Cleveland Business Connects

For immediate release (October 6, 2017) Media Contact: Judy Abelman Email: abelmancommunications@gmail.com Phone: 440.725.8861...

Beware of Dog and Pony Shows from Hell

By Phil Stella

StellaTeam-delivered presentations, or TDP’s, are common in the workplace today, especially with higher-end sales pitches or senior executive project updates. Unfortunately, so are those that become “dog and pony shows from hell.” What pushes them over the edge is poor planning and preparation, just as with other facets of workplace presentations.

The results can be very painful for the audience:

  • Often a TDP takes longer to deliver the same amount of information as a single-presenter message.
  • The poor planning results in too much unintentional repetition or overlap of information.
  • Clumsy transitions between presenters create the impression – often quite accurate – that the presenters never practiced together or coordinated what they were going to do.
  • The audience may wonder why they’re being forced to endure several speakers of widely varying competency, when one speaker with the best skills would be better for their informational needs.

Why Deliver a TDP At All?

There are good audience-centric reasons that well-intended teams often justify for TDP’s. Chief among them are the inability of any one speaker to handle all the technical information to be delivered and their motivation to showcase several team members as an indication of commitment or resources. While these reasons make sense, effective audience-centric team presentations require thorough planning and preparation to avoid the pitfalls mentioned above.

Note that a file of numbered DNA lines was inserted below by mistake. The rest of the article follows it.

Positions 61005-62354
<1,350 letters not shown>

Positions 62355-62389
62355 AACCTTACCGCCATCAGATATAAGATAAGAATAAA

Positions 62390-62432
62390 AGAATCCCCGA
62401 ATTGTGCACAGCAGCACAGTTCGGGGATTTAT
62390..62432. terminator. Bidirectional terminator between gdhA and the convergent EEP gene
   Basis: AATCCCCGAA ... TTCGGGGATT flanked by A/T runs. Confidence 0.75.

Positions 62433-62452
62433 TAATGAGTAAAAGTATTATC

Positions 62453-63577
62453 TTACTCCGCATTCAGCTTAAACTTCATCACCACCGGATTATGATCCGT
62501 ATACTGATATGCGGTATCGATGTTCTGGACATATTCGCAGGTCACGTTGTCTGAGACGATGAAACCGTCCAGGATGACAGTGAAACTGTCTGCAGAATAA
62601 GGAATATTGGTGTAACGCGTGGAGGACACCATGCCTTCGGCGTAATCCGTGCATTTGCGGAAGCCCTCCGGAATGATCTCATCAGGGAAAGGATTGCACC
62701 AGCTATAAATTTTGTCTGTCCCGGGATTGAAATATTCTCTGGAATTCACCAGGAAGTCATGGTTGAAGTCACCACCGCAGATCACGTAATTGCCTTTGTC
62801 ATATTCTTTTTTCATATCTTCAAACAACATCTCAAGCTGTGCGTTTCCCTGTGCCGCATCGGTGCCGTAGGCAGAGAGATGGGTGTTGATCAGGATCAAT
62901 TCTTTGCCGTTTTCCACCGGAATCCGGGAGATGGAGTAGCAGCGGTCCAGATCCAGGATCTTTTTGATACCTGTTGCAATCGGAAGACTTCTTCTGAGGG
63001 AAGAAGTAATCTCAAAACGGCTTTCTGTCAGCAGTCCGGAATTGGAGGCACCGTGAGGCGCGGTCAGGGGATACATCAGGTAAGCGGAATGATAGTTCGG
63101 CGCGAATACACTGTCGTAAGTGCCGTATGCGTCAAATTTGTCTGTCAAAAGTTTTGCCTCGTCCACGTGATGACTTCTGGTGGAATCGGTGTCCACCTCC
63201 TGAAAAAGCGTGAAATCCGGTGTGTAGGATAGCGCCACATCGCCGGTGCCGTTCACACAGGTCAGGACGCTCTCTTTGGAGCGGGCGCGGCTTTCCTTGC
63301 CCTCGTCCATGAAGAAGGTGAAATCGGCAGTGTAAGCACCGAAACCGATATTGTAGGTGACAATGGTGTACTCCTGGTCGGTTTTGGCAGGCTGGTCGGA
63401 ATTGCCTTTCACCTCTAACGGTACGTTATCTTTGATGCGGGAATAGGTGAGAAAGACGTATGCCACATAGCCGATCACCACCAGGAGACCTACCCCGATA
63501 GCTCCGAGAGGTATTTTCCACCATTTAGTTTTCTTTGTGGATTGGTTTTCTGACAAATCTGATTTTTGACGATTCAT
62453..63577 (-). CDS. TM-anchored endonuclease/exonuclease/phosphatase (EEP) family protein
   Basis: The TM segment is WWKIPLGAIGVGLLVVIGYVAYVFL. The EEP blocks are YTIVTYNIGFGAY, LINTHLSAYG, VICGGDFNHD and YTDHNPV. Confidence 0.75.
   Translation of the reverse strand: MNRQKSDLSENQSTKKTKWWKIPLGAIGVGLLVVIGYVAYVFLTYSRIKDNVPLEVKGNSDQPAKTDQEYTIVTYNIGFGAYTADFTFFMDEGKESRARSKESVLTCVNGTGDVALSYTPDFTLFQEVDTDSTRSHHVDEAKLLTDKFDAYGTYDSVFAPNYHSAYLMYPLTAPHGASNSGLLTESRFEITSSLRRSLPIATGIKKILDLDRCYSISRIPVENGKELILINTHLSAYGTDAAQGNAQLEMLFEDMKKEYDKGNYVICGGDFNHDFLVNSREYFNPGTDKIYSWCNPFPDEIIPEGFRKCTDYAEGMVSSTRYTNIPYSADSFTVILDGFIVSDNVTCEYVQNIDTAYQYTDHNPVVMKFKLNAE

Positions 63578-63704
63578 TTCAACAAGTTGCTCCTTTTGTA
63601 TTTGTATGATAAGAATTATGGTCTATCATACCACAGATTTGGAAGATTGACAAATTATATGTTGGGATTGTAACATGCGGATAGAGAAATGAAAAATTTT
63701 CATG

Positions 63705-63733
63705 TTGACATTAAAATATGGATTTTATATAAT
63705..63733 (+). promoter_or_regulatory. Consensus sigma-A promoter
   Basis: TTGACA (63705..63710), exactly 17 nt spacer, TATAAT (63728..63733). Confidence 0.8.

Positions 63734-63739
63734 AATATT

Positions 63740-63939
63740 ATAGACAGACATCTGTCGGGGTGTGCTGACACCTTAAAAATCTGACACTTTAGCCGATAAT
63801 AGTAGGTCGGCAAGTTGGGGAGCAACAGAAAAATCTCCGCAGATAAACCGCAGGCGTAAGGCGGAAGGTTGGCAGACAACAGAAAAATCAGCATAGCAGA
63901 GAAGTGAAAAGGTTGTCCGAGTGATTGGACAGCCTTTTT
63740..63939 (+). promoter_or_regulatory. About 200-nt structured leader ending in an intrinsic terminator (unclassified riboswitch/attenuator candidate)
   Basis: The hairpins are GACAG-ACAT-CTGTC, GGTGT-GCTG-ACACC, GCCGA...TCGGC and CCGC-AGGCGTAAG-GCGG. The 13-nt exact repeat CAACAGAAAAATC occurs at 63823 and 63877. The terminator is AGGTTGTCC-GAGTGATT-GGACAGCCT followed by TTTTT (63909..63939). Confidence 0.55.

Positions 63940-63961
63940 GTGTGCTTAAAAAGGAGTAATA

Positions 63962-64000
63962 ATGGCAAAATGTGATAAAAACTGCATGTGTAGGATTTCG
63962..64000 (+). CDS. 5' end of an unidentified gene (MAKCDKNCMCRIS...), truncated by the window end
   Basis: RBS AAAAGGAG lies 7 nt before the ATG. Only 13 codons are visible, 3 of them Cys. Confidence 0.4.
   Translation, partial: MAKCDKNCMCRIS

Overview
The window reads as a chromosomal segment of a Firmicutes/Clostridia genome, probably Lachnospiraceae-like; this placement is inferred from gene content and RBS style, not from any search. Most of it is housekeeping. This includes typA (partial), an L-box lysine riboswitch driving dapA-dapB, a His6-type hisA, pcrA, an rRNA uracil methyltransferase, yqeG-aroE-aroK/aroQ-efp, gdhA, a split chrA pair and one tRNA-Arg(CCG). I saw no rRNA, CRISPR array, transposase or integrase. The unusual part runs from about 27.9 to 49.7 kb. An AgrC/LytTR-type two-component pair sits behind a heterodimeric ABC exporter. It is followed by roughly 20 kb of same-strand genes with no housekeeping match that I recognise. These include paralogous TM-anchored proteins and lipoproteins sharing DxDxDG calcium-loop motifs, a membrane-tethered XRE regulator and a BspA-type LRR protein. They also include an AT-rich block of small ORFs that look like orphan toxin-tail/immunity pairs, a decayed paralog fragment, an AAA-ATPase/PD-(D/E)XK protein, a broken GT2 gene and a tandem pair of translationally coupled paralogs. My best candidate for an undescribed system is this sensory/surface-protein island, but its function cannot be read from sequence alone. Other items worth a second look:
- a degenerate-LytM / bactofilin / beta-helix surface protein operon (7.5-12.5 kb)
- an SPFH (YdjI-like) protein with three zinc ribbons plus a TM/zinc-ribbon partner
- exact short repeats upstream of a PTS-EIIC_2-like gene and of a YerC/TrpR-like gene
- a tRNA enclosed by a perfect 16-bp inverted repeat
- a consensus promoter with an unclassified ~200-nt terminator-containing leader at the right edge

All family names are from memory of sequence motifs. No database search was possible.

To avoid such dog and pony shows from hell, answer these important questions honestly and thoughtfully:

  • Why will having a TDP add incremental value to accomplishing your defined outcomes?
  • What’s in it for the audience when the message could be delivered just as well by one speaker?
  • How will you decide on roles, responsibility, and content sequence issues?
  • How much time will your team be able to practice the presentation?

If you’re happy with the answers to these questions, then proceed with your TDP. If not – don’t.

Assuming you do decide to deliver one, be sure to check in next month, when we discuss best practices for avoiding dog and pony shows from hell! If you can’t wait that long, send me a note and I’ll walk you through the process.

Happy presenting!

Phil Stella runs Effective Training & Communication, where he empowers business leaders to communicate confidently. A popular trainer and executive coach on workplace communications and sales presentations, he is also on the Cleveland faculty at the University of Phoenix and the Goldman Sachs 10,000 Small Businesses Initiative. He can be reached at (440) 449-0356.

 

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